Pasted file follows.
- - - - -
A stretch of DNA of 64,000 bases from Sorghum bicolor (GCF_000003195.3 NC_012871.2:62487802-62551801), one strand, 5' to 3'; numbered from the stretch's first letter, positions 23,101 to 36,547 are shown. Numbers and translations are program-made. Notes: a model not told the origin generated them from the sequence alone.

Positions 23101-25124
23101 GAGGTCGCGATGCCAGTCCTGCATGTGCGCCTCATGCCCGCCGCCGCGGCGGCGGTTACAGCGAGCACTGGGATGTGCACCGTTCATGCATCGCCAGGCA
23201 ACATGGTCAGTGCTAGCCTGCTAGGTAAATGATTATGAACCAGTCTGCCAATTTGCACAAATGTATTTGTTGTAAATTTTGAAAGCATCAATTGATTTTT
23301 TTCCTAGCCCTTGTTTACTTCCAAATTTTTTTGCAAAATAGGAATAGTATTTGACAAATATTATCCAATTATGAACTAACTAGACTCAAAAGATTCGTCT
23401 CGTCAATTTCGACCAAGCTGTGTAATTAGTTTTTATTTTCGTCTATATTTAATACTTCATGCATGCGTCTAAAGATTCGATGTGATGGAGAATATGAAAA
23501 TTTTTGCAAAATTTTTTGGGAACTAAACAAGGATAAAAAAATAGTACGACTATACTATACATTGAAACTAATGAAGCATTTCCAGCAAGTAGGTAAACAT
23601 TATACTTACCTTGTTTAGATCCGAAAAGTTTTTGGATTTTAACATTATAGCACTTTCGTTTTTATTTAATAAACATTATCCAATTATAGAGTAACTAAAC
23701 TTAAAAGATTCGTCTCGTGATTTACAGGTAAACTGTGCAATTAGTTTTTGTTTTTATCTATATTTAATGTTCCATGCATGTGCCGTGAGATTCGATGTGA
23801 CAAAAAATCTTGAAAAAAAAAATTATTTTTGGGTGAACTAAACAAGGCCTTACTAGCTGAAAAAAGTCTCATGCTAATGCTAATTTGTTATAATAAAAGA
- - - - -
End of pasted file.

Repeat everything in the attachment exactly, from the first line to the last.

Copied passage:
A stretch of DNA of 64,000 bases from Sorghum bicolor (GCF_000003195.3 NC_012871.2:62487802-62551801), one strand, 5' to 3'; numbered from the stretch's first letter, positions 23,101 to 36,547 are shown. Numbers and translations are program-made. Notes: a model not told the origin generated them from the sequence alone.

Positions 23101-25124
23101 GAGGTCGCGATGCCAGTCCTGCATGTGCGCCTCATGCCCGCCGCCGCGGCGGCGGTTACAGCGAGCACTGGGATGTGCACCGTTCATGCATCGCCAGGCA
23201 ACATGGTCAGTGCTAGCCTGCTAGGTAAATGATTATGAACCAGTCTGCCAATTTGCACAAATGTATTTGTTGTAAATTTTGAAAGCATCAATTGATTTTT
23301 TTCCTAGCCCTTGTTTACTTCCAAATTTTTTTGCAAAATAGGAATAGTATTTGACAAATATTATCCAATTATGAACTAACTAGACTCAAAAGATTCGTCT
23401 CGTCAATTTCGACCAAGCTGTGTAATTAGTTTTTATTTTCGTCTATATTTAATACTTCATGCATGCGTCTAAAGATTCGATGTGATGGAGAATATGAAAA
23501 TTTTTGCAAAATTTTTTGGGAACTAAACAAGGATAAAAAAATAGTACGACTATACTATACATTGAAACTAATGAAGCATTTCCAGCAAGTAGGTAAACAT
23601 TATACTTACCTTGTTTAGATCCGAAAAGTTTTTGGATTTTAACATTATAGCACTTTCGTTTTTATTTAATAAACATTATCCAATTATAGAGTAACTAAAC
23701 TTAAAAGATTCGTCTCGTGATTTACAGGTAAACTGTGCAATTAGTTTTTGTTTTTATCTATATTTAATGTTCCATGCATGTGCCGTGAGATTCGATGTGA
23801 CAAAAAATCTTGAAAAAAAAAATTATTTTTGGGTGAACTAAACAAGGCCTTACTAGCTGAAAAAAGTCTCATGCTAATGCTAATTTGTTATAATAAAAGA